There is no one “right” way, according to Dr. Wang. It’s whatever you need to do to soothe your nervous system. So, for some, that could be an extroverted activity like throwing a pity party or going out to dinner with friends. But for others, that might be too overwhelming. Celebrating a failure can also look like taking a long hot bath then slathering yourself in a luxurious lotion, or treating yourself to that pair of shoes you’ve been lusting after, or even having a quiet night in with your partner, trusted family member or close friend, suggests Dr. Wang. “You can also honor your failure by allowing yourself to feel the grief that comes with the loss. And honoring those emotions can also soothe the nervous system too.”
Michael also suggests sharing your failure with others. Bring it up in a meeting with your team and take accountability. It sounds scary but it creates a safe, open environment for learning in the workplace. Another idea? Creating a ritual every Friday to evaluate your week and write down one learning you had. This will actively train your brain to look proactively for errors and failures and to not be afraid of them, according to Michael. “This is a powerful tool for growing your self awareness.”
There’s a saying that “what gets celebrated, gets repeated.” Does this also ring true for celebrating failure?
Short answer? No. If you celebrate being laid off, it doesn’t mean it’s going to happen again. Something that you might repeat? The intention behind the celebration, says Dr. Wang. “Because if you're celebrating as a form of avoidance, dissociation and disconnection from the failure, you might not internalize what that failure is actually gifting you.” Pay attention to the reasons why you failed, what resources and skills you were lacking and what you can do differently next time. (Pssst… Our Failure Coping Questionnaire has even more prompts to help you out.)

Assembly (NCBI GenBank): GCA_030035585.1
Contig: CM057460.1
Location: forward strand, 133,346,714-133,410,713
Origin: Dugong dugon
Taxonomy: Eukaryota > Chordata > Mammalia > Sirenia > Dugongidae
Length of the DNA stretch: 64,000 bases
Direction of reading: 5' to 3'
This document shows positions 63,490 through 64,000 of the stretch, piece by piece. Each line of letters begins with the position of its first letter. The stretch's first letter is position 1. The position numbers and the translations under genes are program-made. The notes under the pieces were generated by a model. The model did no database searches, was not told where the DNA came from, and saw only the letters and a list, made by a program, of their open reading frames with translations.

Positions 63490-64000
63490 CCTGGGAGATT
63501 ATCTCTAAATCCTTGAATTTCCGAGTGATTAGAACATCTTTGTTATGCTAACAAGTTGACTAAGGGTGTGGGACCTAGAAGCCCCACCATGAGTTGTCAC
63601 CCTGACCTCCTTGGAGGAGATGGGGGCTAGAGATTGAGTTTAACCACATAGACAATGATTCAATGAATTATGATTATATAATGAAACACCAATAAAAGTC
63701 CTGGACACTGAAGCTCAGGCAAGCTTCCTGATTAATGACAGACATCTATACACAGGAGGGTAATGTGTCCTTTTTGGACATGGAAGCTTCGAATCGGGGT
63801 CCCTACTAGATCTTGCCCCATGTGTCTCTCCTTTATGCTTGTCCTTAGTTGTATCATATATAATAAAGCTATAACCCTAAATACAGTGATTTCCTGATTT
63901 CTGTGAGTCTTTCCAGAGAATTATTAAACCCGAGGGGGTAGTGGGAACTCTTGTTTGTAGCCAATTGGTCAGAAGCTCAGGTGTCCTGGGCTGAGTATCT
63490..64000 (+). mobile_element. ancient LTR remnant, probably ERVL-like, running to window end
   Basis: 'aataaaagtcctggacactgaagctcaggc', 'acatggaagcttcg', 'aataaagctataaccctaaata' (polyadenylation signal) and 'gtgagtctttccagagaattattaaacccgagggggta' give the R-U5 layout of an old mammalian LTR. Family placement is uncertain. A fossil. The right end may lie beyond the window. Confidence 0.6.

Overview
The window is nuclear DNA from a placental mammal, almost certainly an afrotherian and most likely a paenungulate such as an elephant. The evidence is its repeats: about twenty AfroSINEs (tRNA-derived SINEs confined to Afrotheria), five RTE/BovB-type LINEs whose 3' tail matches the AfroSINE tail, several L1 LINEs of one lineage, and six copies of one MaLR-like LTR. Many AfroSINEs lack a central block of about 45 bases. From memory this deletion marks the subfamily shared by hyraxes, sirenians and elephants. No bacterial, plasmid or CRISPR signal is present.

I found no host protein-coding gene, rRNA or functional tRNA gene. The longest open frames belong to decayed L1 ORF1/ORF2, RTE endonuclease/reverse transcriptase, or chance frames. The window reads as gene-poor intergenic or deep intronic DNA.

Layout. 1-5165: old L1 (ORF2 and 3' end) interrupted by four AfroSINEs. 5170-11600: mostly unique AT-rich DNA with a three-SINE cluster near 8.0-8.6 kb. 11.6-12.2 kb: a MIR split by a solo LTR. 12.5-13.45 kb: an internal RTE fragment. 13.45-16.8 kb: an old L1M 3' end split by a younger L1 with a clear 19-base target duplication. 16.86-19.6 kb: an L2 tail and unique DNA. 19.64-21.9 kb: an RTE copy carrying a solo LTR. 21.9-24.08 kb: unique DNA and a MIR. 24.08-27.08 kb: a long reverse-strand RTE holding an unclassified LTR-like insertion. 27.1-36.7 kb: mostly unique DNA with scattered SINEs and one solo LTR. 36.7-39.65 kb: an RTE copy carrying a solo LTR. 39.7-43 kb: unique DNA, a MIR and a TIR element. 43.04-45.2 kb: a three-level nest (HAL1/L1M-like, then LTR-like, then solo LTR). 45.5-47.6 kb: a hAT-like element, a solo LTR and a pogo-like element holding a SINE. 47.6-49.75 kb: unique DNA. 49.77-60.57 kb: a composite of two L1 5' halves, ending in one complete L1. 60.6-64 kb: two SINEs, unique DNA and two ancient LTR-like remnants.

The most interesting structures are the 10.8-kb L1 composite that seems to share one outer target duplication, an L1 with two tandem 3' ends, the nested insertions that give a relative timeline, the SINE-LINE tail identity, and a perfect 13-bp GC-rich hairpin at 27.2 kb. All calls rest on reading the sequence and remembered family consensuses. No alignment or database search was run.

Any advice for shifting your mindset to be more accepting of failure?
In Michael’s book Leading Lightly: Lower Stress, Think with Clarity, and Lead with Ease, she outlines exactly what to do after a failure happens, which she created after 20 years of research amongst high-level executives. And it can be broken down into an easy-to-remember mnemonic device:
Assess your mood (are you feeling ashamed? Humiliated? Embarrassed? What are the thoughts you’re having that are making you feel the way you do?)
Breathe (not just any breath—a deep one from the diaphragm where you breathe in, hold for six counts and slowly breathe out. This will help you get out of your mind and into your body.)
Choose to be accountable for your thoughts, mood and behavior (don't blame, don't complain, and don't focus on external events. Own up to your emotional state and the situation.)
Spot what your current lens is (what is your POV that’s causing you distress? “I’m not good enough,” “I’m not smart enough,” “It’s not fair?”)
Explore other lenses (try on some new viewpoints. “How else can I look at this?” Seek to understand what you might be missing or not seeing.)
Elect a new lens (this will help you reframe your failure to see it as a development opportunity. What do you need to know or do or overcome to be successful in the future?))
Plus, Zeppieri recommends embracing the ideas of change, and rejecting the notion that you’re a fixed person, meaning your habits, likes, dislikes and identity will always stay the same. “I'm more than what I do and every new risk that I take gives me a chance to grow,” she recommends telling yourself. “The best way to get comfortable with failure is to put yourself out there more. Envision yourself like clay that's being molded.”
Another thing that will help you reframe failure? Remember that failure itself is neutral—it’s a construct, and every individual has created their own meaning of what failure is, says Michael. “Failure is just part of life, it's inevitable. Things don't go according to plan.” But you can decide how you let failure affect—and define—you. You can let it completely destroy your self-esteem, or you can use it to your advantage. “Problems are always opportunities,” adds Michael.